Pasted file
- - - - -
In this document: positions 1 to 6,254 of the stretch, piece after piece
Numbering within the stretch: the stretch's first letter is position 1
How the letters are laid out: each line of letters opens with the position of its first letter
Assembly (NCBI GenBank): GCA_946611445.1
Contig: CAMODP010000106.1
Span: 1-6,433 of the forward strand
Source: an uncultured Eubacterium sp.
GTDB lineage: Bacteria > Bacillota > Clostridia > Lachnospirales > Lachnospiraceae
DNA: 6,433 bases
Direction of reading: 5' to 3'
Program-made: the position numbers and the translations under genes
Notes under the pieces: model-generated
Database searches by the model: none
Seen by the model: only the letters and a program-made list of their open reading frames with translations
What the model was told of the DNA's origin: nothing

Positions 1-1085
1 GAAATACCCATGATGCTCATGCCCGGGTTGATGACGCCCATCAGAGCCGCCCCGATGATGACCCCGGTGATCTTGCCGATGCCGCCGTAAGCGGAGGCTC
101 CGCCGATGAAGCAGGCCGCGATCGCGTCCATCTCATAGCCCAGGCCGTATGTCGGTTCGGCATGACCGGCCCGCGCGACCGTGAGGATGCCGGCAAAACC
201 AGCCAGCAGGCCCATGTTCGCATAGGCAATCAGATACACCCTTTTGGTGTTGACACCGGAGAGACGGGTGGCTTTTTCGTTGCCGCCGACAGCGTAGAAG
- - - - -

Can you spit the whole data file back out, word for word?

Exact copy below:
In this document: positions 1 to 6,254 of the stretch, piece after piece
Numbering within the stretch: the stretch's first letter is position 1
How the letters are laid out: each line of letters opens with the position of its first letter
Assembly (NCBI GenBank): GCA_946611445.1
Contig: CAMODP010000106.1
Span: 1-6,433 of the forward strand
Source: an uncultured Eubacterium sp.
GTDB lineage: Bacteria > Bacillota > Clostridia > Lachnospirales > Lachnospiraceae
DNA: 6,433 bases
Direction of reading: 5' to 3'
Program-made: the position numbers and the translations under genes
Notes under the pieces: model-generated
Database searches by the model: none
Seen by the model: only the letters and a program-made list of their open reading frames with translations
What the model was told of the DNA's origin: nothing

Positions 1-1085
1 GAAATACCCATGATGCTCATGCCCGGGTTGATGACGCCCATCAGAGCCGCCCCGATGATGACCCCGGTGATCTTGCCGATGCCGCCGTAAGCGGAGGCTC
101 CGCCGATGAAGCAGGCCGCGATCGCGTCCATCTCATAGCCCAGGCCGTATGTCGGTTCGGCATGACCGGCCCGCGCGACCGTGAGGATGCCGGCAAAACC
201 AGCCAGCAGGCCCATGTTCGCATAGGCAATCAGATACACCCTTTTGGTGTTGACACCGGAGAGACGGGTGGCTTTTTCGTTGCCGCCGACAGCGTAGAAG